Trump Is Spoiling for Yet Another Big Fight Over Border Wall Funding

The president is set to request $8.6 billion for the wall, while seeking to slash the social safety net.

President Donald Trump speaks to reporters before leaving for Alabama to survey areas devastated by powerful tornadoes, in Washington D.C., on March 8, 2019. Ting Shen/Xinhua via ZUMA

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On Monday, President Donald Trump will again plunge the nation into a bitter fight and more uncertainty by requesting $8.6 billion in funding for a border wall, a move that may threaten another government shutdown this fall. The budget request comes shortly after the longest government shutdown in the country’s history, thanks to the fight over border wall funding. Like last time, Democrats are already saying no to additional money.

“Congress refused to fund his wall and he was forced to admit defeat and reopen the government,” House Speaker Nancy Pelosi (D-Calif.) tweeted Sunday in response. “The same thing will repeat itself if he tries this again. We hope he learned his lesson.”

White House economic adviser Larry Kudlow signaled to the Washington Post that more battle is to come. “I would just say that the whole issue of the wall, of border security, is of paramount importance,” he said. “We have a crisis down there. I think the president has made that case very effectively.” Trump re-opened the government in January after failing to get $5.7 billion for the wall. When Democrats later agreed to $1.375 billion in February to keep the government open, Trump declared his intention to redirect $6.7 billion in funds for other projects toward a wall. The government is currently funded through the end of the fiscal year on September 30, 2019.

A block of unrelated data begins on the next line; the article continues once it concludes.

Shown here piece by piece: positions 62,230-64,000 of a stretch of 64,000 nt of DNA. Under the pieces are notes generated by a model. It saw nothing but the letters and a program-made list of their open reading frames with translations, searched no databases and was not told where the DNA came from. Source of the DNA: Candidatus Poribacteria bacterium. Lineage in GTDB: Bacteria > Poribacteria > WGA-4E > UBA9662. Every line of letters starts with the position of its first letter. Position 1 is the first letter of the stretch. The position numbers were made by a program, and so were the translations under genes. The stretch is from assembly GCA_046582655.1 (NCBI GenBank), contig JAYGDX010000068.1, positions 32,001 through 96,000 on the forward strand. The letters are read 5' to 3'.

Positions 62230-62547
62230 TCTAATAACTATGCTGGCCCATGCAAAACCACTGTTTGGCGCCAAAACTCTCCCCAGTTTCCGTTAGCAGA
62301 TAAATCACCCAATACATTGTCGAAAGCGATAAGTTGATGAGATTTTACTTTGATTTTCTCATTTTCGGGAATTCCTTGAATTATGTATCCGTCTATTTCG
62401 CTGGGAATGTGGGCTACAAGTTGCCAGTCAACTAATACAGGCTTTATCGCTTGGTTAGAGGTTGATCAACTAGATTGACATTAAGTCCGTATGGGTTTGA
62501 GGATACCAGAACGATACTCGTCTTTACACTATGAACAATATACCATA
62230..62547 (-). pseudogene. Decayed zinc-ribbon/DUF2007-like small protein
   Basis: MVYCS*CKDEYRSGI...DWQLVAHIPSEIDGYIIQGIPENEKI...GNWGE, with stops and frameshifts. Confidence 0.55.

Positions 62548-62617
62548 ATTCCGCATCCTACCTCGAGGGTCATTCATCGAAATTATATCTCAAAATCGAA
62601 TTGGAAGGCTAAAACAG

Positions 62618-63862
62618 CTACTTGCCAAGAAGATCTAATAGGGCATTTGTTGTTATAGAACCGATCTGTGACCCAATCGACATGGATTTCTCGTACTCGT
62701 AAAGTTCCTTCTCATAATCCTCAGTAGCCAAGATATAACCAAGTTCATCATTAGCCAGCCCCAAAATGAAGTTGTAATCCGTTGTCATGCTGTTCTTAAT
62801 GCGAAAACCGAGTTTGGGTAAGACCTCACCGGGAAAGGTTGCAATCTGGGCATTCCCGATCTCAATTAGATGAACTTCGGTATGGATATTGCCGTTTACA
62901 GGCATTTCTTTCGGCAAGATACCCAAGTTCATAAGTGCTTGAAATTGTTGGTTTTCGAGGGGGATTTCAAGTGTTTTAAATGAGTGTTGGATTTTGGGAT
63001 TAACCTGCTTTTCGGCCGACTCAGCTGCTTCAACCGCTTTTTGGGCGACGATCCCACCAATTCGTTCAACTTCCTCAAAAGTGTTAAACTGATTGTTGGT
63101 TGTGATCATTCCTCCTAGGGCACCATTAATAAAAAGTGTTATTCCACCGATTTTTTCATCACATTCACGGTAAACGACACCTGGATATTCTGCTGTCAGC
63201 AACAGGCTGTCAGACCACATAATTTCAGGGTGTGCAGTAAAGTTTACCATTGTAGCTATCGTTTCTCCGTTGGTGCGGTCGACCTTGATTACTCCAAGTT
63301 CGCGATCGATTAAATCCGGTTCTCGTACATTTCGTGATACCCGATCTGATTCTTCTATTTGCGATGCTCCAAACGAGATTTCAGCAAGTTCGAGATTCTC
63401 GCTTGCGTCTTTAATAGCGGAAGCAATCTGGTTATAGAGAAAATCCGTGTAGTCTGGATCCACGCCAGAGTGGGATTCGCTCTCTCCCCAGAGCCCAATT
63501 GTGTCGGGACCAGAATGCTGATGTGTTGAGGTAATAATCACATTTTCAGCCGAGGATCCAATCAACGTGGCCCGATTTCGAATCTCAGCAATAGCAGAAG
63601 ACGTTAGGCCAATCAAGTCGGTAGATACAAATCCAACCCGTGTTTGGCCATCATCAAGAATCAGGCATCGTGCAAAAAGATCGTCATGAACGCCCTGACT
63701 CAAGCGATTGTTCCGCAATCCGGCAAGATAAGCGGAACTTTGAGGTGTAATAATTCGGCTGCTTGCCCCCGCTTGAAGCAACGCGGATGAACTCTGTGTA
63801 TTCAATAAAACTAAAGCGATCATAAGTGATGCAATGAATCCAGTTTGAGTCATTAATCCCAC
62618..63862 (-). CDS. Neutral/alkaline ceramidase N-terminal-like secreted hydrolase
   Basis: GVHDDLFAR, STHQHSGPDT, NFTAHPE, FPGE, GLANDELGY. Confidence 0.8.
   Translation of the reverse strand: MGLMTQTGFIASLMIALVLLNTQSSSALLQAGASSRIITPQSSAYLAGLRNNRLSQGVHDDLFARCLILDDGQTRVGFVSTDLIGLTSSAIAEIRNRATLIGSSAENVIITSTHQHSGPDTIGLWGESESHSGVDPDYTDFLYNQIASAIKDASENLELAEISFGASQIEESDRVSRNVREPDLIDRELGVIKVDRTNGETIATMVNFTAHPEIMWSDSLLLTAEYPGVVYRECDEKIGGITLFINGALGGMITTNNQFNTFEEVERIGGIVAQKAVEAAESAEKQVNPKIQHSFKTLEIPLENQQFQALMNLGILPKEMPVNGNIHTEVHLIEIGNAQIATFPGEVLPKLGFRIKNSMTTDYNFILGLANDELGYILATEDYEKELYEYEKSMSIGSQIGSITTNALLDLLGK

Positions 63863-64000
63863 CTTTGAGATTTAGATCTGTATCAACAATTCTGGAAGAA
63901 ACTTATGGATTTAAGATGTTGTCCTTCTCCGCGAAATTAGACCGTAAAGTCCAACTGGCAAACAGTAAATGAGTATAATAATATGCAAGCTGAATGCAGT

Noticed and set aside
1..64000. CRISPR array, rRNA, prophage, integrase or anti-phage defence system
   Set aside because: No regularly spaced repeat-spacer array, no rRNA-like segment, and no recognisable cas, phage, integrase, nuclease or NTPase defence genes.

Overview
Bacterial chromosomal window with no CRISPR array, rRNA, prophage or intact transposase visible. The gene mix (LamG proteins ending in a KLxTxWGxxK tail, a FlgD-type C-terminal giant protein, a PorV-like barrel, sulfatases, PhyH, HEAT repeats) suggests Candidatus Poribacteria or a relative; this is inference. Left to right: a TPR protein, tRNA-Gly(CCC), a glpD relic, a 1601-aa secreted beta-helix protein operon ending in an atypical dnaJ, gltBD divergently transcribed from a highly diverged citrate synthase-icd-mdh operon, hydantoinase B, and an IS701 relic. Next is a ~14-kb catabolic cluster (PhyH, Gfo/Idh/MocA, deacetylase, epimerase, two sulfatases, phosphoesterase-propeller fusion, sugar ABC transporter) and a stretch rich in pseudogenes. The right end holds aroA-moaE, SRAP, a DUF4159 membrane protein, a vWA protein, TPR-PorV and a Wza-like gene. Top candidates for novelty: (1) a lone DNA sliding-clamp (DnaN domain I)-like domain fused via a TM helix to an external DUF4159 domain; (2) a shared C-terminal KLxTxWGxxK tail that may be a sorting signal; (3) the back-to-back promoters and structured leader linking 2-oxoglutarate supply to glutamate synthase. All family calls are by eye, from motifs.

The president has backed himself into a corner politically over the issue. His conservative base expects him to keep fighting for it, and by declaring it an emergency—one so urgent that he is attempting to use his emergency powers to fund it without Congressional approval—he has cemented it as an issue he cannot walk away from. This dilemma is on full display in Trump’s Twitter feed, where he is both attacking his ultra-conservative critic, Ann Coulter, and promising that he is winning on the issue. 

While Trump’s request for billions in wall funding appears dead on arrival in the Democratic-controlled House, so too will be other extreme pieces of his budget proposal. Trump’s budget request calls for slashing Medicaid, the health care program for poor and disabled Americans, by $1.1 trillion, according to a summary obtained by the Washington Post. It would cut hundreds of billions from food and housing assistance, and through changes to student loan programs and the US Postal Service.

While dramatically increasing military funding, the White House budget will make deep cuts into budgets for some federal agencies, including 12 percent cuts for both the Departments of Education and Health and Human Services, a 23 percent cut for the State Department, and a 32 percent cut for the Environmental Protection Agency.

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